Standing on a continuously moving platform: Is body inertia counteracted or exploited?

Stefano Corna, Jessica Tarantola, Antonio Nardone, Andrea Giordano, Marco Schieppati

Research output: Contribution to journalArticlepeer-review


We describe the characteristics of displacement of the head and hip in normal young subjects standing on a moving platform undergoing continuous sinusoidal horizontal translation in the antero-posterior direction, at frequencies ranging from 0.1-1 Hz. The head, hip and malleolus were marked by light-emitting diodes (LEDs), and the displacement of each LED was quantified by (1) the measure of the shift during each cycle of translation, (2) the standard deviation (SD) of the path travelled during the whole trial, (3) the power spectrum (PS) of the signal and (4) the cross-correlation (CC) between pairs of LED signals. At each frequency of translation, with eyes open (EO), the displacement of head was smaller than that of hip, and the displacement of hip was smaller than that of malleolus. With eyes closed (EC), this order was reversed. The peak value of the CC functions of the pairs malleolus/head, malleolus/hip and hip/head decreased by passing from low to high frequency of translation, under both visual conditions, and decreased more for the pair malleolus/head than malleolus/hip. The lags between body segment displacements ranged between 30 ms and 150 ms, on average, the former segment of each pair preceding the latter. The fast Fourier transformation of hip and head displacement showed a power spectrum peak at the frequency imposed by the platform translation. The peak was larger with EC than EO. With EC, another peak appeared at 0.2 Hz, possibly corresponding to the respiratory frequency. We conclude that, when vision was allowed, subjects behaved as a non-rigid, non inverted pendulum, and stabilised head in space. When vision was denied, head oscillated more than the platform, especially at low translation frequencies. Therefore, the strategy of balance control shifted from a pendulum to an inverted-pendulum behaviour, passing from active head-and-trunk control to maximal body compliance to the perturbation.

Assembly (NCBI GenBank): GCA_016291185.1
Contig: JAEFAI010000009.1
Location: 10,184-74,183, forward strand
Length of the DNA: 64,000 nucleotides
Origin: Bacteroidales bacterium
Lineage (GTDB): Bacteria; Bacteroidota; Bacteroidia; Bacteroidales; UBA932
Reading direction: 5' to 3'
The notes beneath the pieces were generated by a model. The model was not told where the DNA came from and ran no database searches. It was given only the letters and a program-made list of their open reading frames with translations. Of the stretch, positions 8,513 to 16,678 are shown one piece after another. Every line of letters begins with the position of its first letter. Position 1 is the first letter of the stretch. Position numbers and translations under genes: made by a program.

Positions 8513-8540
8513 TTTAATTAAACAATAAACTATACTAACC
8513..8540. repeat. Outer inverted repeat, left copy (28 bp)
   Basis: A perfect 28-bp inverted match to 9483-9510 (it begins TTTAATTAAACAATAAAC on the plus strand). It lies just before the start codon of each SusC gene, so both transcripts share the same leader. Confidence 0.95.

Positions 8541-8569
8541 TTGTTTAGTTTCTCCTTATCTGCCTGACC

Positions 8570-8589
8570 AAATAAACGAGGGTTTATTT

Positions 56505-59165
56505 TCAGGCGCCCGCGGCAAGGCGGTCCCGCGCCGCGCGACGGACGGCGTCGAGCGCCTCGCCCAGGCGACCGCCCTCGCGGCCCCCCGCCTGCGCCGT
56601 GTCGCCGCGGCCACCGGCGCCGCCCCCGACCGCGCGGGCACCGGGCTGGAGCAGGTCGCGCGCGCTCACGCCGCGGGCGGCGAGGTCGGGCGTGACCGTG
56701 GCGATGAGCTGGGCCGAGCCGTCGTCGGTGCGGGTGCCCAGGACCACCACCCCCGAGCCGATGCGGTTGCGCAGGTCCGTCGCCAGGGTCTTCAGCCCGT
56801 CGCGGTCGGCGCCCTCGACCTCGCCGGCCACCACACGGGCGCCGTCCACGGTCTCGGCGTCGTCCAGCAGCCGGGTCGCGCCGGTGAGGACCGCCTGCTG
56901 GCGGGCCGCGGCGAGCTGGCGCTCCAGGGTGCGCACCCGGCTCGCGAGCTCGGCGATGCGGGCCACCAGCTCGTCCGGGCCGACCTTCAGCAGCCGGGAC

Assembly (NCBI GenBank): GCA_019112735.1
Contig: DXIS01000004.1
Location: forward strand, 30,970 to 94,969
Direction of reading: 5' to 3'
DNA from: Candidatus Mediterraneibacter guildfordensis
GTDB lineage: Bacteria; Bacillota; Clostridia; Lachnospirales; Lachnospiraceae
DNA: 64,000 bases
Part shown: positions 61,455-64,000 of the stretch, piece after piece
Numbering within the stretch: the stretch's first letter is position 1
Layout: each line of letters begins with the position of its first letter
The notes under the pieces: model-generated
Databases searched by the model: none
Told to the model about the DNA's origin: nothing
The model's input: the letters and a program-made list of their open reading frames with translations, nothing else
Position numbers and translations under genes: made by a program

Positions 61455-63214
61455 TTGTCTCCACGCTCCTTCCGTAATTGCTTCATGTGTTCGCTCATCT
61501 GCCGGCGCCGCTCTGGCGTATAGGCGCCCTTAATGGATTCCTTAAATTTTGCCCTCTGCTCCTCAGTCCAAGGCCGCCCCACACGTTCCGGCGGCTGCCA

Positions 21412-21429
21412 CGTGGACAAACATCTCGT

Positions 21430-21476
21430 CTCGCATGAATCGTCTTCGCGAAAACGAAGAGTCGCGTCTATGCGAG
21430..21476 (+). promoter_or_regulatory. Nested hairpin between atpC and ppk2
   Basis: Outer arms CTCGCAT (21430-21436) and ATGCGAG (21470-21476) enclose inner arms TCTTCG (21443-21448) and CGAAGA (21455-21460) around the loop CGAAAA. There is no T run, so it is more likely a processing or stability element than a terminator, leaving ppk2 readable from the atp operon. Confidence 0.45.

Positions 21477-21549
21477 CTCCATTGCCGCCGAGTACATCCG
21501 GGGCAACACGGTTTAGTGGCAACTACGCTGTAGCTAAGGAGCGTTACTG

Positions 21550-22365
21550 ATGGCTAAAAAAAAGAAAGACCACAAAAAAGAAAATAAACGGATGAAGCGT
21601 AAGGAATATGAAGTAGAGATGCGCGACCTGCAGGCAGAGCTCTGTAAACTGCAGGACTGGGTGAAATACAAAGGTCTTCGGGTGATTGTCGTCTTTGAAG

Original languageEnglish
Pages (from-to)331-341
Number of pages11
JournalExperimental Brain Research
Issue number3
Publication statusPublished - 1999


  • Balance
  • Equilibrium control
  • Head
  • Horizontal displacement
  • Humans
  • Platform translation
  • Stance
  • Vision

ASJC Scopus subject areas

  • Neuroscience(all)


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